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About Vadim Korkin

Vadim Korkin
Vadim is a senior software engineer with lots of experience with different software technologies including Java, Javascript, databases (Oracle and Postgres), HTML/CSS and even machine learning. He likes learning new technologies and using the latest libraries in his work. Vadim also has some personal projects on Github

IDE approach to log analysis pt. 2

Intro

In the first part I explained the theoretical approach to log analysis that I think is best for a sustain engineer. This engineer doesn’t need to analyze logs immediately as they come but instead is focused on a deep analysis of complicated issues. In this second part I’ll show that many search scenarios can be covered with one sophisticated template and show a working prototype.

Search Object Template

The main requirement for the search template is it must be sophisticated, very sophisticated in the best case. The less manual search the better. A sophisticated template should do most of the work and do it fast. As we don’t have any servers here only the developer’s PC which is expected to handle 2-3 GB of logs speed is also important.

Main Regular Expressions

The template should declare some regular expressions which will be searched for (with Matcher.find) in the logs. If more than one is declared first the results for the first are collected, then for the second etc. In the most general sense the result of a search is an array of String – List<String>.

Acceptance Criteria

Not all results are accepted by the searching process. For example the engineer can search for all connection types excluding “X”. Then he or she can create an acceptance criterion and filter them out. by specifying a regex “any type but X”. Another possibility is searching within a time interval. The engineer can search for any log record between 10 and 12 hours (he or she has to enter the complete dates of course).

Looking for distinct expressions is also possible. In this case the engineer specifies one more regular expression (more than one in the general case). An example will explain this concept better.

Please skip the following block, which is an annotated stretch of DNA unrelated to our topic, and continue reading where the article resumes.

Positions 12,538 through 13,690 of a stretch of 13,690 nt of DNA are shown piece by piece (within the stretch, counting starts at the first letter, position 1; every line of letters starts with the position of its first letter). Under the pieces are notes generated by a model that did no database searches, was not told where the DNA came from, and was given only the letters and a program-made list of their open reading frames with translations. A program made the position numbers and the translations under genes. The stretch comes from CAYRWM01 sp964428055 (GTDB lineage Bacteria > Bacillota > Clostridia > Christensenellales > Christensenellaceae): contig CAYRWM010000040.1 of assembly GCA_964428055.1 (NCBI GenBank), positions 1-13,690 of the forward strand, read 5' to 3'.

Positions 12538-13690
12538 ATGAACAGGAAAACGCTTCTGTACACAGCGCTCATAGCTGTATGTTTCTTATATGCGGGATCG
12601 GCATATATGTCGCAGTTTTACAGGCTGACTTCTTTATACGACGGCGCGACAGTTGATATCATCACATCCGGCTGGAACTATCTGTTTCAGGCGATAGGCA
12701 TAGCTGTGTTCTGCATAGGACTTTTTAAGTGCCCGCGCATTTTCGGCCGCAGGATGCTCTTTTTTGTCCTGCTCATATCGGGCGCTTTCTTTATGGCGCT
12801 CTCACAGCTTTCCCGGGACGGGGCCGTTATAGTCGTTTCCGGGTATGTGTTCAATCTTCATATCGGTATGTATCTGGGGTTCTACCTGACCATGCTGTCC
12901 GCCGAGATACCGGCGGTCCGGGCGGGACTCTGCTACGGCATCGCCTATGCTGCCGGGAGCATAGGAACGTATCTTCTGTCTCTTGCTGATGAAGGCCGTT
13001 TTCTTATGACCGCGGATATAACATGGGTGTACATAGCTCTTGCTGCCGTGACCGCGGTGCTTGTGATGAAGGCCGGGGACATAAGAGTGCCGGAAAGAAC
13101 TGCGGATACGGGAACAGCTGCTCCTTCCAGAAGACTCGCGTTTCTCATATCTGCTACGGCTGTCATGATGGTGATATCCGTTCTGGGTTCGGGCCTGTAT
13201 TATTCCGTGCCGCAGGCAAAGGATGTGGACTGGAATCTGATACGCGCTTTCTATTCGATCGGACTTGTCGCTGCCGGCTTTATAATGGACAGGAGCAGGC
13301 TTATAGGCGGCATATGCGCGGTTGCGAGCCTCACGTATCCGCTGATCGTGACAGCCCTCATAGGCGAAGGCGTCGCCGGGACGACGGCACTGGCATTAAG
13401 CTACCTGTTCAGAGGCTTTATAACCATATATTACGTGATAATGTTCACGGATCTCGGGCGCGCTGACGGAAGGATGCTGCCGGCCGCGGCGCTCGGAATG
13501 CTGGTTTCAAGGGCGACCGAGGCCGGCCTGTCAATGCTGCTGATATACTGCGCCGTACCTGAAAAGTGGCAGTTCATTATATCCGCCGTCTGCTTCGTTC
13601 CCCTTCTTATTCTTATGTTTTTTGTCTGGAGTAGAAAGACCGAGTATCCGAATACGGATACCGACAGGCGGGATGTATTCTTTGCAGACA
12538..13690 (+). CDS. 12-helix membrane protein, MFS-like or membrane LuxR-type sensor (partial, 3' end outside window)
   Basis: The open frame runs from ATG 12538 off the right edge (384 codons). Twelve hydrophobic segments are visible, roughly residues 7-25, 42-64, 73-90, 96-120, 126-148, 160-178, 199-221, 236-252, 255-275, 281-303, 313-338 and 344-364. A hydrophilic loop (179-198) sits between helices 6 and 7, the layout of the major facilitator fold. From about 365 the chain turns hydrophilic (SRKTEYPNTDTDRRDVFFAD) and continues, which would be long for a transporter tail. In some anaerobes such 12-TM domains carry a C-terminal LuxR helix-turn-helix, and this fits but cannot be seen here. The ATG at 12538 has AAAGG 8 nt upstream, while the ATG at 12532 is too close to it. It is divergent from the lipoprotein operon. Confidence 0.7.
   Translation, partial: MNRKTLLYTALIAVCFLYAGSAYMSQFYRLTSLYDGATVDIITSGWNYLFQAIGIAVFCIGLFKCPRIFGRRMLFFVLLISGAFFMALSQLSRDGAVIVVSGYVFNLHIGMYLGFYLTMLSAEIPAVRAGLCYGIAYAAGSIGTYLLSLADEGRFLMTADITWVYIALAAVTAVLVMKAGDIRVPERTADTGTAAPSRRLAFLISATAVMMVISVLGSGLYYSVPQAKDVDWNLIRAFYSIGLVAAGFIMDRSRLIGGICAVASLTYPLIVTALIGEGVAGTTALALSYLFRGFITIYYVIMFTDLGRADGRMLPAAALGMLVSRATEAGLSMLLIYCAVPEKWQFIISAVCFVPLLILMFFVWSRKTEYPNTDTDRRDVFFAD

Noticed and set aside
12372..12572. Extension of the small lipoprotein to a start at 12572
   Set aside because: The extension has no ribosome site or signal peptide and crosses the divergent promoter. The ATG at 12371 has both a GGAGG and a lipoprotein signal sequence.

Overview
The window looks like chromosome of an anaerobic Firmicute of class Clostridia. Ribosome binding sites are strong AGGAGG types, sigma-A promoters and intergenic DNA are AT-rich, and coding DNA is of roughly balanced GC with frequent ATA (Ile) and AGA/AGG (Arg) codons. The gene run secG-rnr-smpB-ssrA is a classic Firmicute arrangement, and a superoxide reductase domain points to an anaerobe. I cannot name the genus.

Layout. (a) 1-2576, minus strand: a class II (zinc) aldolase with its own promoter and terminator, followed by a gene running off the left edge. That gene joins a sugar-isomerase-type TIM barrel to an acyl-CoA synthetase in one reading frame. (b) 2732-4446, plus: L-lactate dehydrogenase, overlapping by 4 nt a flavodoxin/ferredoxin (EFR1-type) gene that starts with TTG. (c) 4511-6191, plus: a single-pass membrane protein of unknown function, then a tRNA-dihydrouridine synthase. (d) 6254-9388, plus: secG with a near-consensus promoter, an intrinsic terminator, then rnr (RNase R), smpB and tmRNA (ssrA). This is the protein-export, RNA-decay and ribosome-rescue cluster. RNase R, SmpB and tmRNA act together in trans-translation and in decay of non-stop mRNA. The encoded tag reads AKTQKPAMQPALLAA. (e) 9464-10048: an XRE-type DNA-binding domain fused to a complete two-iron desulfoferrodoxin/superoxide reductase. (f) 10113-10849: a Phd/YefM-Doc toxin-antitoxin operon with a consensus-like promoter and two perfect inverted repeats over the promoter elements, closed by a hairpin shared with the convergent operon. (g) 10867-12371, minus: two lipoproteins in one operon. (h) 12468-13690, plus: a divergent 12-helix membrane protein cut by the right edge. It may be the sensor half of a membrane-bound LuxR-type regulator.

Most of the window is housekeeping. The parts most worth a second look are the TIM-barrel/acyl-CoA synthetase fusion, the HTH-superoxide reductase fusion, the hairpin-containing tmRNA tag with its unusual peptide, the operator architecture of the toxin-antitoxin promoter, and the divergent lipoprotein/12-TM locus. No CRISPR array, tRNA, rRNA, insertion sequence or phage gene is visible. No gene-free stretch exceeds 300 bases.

distinct regex:

connection type (q|w)

log records found by the main regex:

connection type w found
connection type q created
connection type s destroyed
connection type q found

The result of a distinct search:

connection type w found
connection type q created

Parameters

One of the issues with regular expressions is that really useful regular expressions are very long and unwieldy. Here is a sample date from a log:

2018-08-06 10:32:12.234

And here is the regex for it:

\d\d\d\d-\d\d-\d\d \d\d:\d\d:\d\d.\d\d\d

The solution is quite simple – use substitution. I call them parameters for the regex. Some parameters may be static like the time for the record but some may be defined by the user. Immediately before the execution the parameters are replaced with the actual values.

Views

The result of the search is a log record i.e. something like

2018-08-06 10:32:12.234 [Thread-1] DEBUG - Connection 1234 moved from state Q to state W \r?\n

While it is great to find what was defined in the template it would be even better to divide the information into useful pieces. For example this table represents all the useful information from this record in a clear and concise way:

Connection1234Q->W

To extract this information pieces we can use the “view” approach. This means declaring smaller regexes that are searched for in the log record and return a piece of information about the log record. It is like a view of this log record. Showing it all in a table makes it easier to read. Also a table can be sorted by any column.

Sort and Merge

The most efficient way to make this kind of search with the template is use a thread pool and assign every thread to a log file. Assuming there are 3-4 threads in the pool the search will work 3-4 times faster. But merging results becomes an important issue. There can be 2 solutions here:

  1. Merging results. We need to make sure that the results go in the correct order. If we have 3 log files, the first one covering 10-12 hours, the second 12-14, the third 14-17 then the search results from those file must go in the same order. This is called merging.
  2. Sorting results. Instead of merging them we can just sort them by date and time. Less sophisticated but simple.

Merging looks like a more advanced technique which allows us to keep the original order of records.

Workflow

log analysis

Final Thoughts

The question that must be nagging everyone who has reached this point in this post is: Has anyone tried to implement all this? The answer is yes! There is a working application that is based on the Eclipse framework, includes a Spring XML config and a lot of other stuff. The search object templates work as described in this article.

Here is the Github link:

https://github.com/xaltotungreat/regex-analyzer-0

Why 0? Well it was meant to be a prototype and to some extent is still is. I called this application REAL

Regular
Expressions
Analyzer
for Logs

It is assumed the user has some knowledge how to export an Eclipse RCP application or launch it from within the Eclipse IDE. Unfortunately I didn’t have enough time to write any good documentation about it. By default it can analyze HBase logs and there are a lot of examples in the config folder.

Published on Java Code Geeks with permission by Vadim Korkin, partner at our JCG program. See the original article here: IDE approach to log analysis pt. 2

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